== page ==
Archive: Echizen Washi Village - Udatsu Paper & Craft Museum
[06] About the Udatsu Paper & Craft Museum
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This establishment features info points at the numbered locations shown on this map, where you can get more information through the Trip Guide Fukui app.

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Map of the Echizen Washi Village area

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The Only Place in Japan Where You can Watch the Washi Paper-Making Process

The Udatsu Paper & Craft Museum is the only place in Japan where you can watch the entire washi paper-making process, from METI-designated traditional craftspersons using old-fashioned tools to make washi paper, to naturally sun-drying the paper outside.
The "Udatsu" comes from the tsuma-iri udatsu architectural style of the building, which was once the home to the famous Echizen washi paper-maker Heiuemon Nishino. The house is said to have originally been built in 1748, in the mid Edo era, and has since been moved to its current location and restored. In 2008, it was registered as a nationally designated Tangible Cultural Property.
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In addition, the Udatsu Paper & Craft Museum features a shop where visitors can purchase washi paper, envelopes, note paper, paper strips, paper scrolls, paper trivets, paper coasters, and more, all made by the paper makers who work there.

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Points of Interest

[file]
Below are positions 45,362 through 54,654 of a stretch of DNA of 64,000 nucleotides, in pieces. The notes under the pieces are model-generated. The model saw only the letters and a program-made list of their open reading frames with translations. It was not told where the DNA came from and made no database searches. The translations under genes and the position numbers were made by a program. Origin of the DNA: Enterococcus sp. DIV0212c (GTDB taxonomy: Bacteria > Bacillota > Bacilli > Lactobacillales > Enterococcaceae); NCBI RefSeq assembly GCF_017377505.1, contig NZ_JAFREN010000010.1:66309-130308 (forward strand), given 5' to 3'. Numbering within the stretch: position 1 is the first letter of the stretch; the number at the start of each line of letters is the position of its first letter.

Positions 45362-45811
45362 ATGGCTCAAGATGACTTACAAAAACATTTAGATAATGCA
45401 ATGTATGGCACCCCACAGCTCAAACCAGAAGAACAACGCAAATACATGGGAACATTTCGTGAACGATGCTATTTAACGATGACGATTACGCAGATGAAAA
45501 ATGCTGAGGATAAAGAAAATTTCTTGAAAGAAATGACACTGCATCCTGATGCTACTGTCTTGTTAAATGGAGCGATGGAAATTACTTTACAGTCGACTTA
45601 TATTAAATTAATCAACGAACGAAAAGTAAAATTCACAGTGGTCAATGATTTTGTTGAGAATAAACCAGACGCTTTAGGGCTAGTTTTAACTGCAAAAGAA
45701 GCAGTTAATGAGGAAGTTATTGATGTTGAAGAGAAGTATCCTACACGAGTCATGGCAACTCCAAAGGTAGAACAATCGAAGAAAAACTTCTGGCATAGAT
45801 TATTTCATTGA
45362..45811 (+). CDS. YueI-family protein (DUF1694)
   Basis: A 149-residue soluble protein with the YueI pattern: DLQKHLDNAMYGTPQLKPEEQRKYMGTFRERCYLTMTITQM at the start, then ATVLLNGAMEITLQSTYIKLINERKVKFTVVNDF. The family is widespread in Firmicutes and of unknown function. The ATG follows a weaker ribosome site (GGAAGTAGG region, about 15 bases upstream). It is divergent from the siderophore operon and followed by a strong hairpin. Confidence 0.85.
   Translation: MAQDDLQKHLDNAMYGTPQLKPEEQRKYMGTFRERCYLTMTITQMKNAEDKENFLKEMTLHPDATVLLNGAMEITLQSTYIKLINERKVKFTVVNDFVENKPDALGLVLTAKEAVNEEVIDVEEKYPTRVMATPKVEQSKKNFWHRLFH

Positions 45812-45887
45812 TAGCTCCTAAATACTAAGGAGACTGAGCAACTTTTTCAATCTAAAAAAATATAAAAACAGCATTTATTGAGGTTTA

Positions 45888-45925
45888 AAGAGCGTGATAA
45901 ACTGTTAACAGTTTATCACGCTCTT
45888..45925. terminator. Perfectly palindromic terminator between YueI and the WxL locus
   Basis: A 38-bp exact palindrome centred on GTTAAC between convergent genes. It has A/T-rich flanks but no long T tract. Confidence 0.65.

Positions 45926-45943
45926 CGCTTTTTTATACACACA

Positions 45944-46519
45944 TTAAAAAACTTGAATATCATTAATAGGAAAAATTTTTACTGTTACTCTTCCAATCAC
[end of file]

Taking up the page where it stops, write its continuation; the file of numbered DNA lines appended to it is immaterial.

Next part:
A House Where Paper-Making Was a Way of Life
The tsuma-iri udatsu architectural style of houses is still seen even today, dotting the Goka area, home to Echizen Washi Village. The “tsuma” refers to the vertical triangular wall between the sloped ends of the gabled roof. The entryway of these houses is on the same side as the tsuma, lending them the name tsuma-iri, or tsuma-entrance. The “udatsu” part of the name refers to the small extra roof on the roof of the tsuma wall.
This architectural style is said to both be decorative and to protect against fires; in any case, with its distinctive look and feel, the style has come to represent paper makers’ pride and determination.
This building was once the home of a paper maker in the Edo era, and visitors today can see a representation of what a typical floor plan at the time would have looked like, from the dirt floor of the entryway looking in at hearth and the wood-floored area, to the raised tatami room in back.
The dirt- and wood-floored areas were used as preparation areas for paper-making, and feature pots for cooking the paper ingredients. The drain and well, while useful for the kitchen, continue into the paper-making area as well.
The entrance faces south, ensuring plenty of sunlight for growing paper mulberry in the front garden and for the crucial job of drying paper. Additionally, gardens with good water supplies would also have a "river hut" built there, where people would do the work of preparing the paper ingredients, such as paper mulberry bark.
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The Traditional Tools and Skills Used by the Paper Makers
The Echizen washi paper makers use restored traditional tools, in traditional ways, to make paper in the same way as long ago. Additionally, these paper-making masters perform every step by hand, from preparing the ingredients to forming the paper to drying it, and visitors can watch them work.
The Udatsu Paper & Craft Museum is the only place in Japan where visitors can watch the entire old-fashioned paper-making process in one place - visitors can touch the history and tradition of Echizen that lives on in this beautifully unique paper maker's house, and watch as masters continue to polish their craft day after day.
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As of January, 2015